Charles’ father Robert was a physician and wished for Charles and his older brother Erasmus Alvey Darwin to follow suite. The brothers attended medical training together at the University of Edinburgh. Erasmus graduated as a physician, but was retired on a pension at age 26 by his father because of his frail health. He spent the rest of his life entertaining the intellectual elite. Charles did badly in medicine, probably because his interests lay elsewhere. While there, he studied with naturalist Robert Edmund Grant who was a proponent of Lamarck’s acquired traits evolutionary theory and homology, a belief that similar form meant common ancestry. He learned stratigraphic geology from Robert Jameson and also studied plant classification and taxidermy.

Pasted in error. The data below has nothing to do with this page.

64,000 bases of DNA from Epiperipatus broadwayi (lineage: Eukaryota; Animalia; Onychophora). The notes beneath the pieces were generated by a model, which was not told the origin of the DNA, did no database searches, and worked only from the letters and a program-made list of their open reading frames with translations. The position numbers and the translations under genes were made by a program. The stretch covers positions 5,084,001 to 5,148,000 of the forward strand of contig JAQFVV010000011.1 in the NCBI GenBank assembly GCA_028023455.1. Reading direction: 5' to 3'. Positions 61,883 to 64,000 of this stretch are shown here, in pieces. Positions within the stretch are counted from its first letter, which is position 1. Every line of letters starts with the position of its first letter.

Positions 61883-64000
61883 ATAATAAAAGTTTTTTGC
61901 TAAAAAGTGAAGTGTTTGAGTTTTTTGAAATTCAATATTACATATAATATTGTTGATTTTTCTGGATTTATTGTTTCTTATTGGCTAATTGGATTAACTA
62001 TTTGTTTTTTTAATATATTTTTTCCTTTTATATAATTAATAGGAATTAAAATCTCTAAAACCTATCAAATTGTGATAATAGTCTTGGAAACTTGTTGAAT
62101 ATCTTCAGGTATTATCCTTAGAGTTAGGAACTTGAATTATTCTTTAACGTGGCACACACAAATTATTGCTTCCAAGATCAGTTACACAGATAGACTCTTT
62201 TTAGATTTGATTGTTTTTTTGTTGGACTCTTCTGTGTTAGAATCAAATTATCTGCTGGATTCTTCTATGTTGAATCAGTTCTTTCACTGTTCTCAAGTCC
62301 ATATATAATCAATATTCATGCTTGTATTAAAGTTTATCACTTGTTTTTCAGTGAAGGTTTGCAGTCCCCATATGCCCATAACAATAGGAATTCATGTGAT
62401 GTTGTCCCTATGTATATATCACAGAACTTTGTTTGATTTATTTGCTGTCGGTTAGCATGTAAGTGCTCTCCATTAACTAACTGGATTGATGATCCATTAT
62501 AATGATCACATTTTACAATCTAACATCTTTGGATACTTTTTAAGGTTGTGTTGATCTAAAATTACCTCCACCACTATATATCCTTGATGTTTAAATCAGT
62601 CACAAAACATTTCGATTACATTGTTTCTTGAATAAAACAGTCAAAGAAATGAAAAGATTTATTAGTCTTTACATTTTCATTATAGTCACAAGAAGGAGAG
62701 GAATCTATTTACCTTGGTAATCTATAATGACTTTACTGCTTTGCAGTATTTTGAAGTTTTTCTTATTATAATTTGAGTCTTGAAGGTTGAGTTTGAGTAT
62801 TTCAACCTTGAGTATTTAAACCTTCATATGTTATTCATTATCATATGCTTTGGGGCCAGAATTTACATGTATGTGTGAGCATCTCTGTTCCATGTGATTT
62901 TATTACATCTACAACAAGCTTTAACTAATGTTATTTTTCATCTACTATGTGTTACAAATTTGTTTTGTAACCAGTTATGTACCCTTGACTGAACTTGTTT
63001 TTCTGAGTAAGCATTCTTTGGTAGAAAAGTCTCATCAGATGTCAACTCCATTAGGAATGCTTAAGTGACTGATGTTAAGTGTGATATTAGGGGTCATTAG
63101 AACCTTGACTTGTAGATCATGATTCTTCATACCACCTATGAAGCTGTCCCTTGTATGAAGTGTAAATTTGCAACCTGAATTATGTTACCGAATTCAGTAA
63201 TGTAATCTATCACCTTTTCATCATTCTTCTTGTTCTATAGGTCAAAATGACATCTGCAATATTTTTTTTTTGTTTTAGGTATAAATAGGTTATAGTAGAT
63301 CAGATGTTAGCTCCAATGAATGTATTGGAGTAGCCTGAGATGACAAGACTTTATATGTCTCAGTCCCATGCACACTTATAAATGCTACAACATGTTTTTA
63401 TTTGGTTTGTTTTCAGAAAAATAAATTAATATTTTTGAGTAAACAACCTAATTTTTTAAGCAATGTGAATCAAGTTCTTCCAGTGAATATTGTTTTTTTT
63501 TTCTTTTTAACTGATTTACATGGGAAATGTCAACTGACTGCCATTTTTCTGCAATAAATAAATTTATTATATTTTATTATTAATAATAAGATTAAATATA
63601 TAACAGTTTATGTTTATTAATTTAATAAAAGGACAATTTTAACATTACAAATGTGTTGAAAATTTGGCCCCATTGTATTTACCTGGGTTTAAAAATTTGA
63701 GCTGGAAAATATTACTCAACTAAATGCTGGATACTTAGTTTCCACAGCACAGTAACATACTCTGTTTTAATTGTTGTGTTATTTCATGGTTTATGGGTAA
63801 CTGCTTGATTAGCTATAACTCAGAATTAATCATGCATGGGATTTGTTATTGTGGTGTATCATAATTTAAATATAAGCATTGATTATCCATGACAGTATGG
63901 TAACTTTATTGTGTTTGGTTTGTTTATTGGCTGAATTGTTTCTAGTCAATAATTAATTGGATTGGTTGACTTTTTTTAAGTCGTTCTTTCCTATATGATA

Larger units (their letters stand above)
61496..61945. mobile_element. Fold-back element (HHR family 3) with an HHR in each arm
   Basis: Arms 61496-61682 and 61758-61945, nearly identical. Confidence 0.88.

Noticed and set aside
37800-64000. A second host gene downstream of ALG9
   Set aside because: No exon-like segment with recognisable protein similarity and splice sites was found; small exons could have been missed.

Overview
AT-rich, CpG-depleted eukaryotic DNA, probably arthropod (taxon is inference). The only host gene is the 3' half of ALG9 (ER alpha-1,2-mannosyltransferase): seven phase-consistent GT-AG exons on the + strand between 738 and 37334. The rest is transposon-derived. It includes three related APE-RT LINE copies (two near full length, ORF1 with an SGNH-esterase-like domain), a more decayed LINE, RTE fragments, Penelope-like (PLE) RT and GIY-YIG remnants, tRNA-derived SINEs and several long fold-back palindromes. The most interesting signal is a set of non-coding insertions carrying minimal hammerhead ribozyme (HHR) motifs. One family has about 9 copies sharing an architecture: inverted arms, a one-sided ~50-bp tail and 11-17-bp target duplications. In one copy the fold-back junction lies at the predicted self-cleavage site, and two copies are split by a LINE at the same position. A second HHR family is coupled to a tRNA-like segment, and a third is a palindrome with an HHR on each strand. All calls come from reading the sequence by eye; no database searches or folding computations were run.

Later, his father sent him to Christ’s College where he received a BA in theology. His father had procured a position for him as an Anglican pastor, but Charles never was ordained and did not practice. More interested in natural history, he studied botany and geology and aspired to travel for study in the tropics, a popular avocation of young men of independent means. One of his professors, John S. Henslow, got him an unpaid position on the HMS Beagle as gentleman’s companion to Captain Robert FitzRoy on a voyage to map the coastline of South America. Darwin spent his time collecting fossils, plants and animals from South America to the Galapagos Islands to Polynesia. Because Professor Henslow popularized the collections he sent back before his return, Darwin was a celebrity when he arrived home.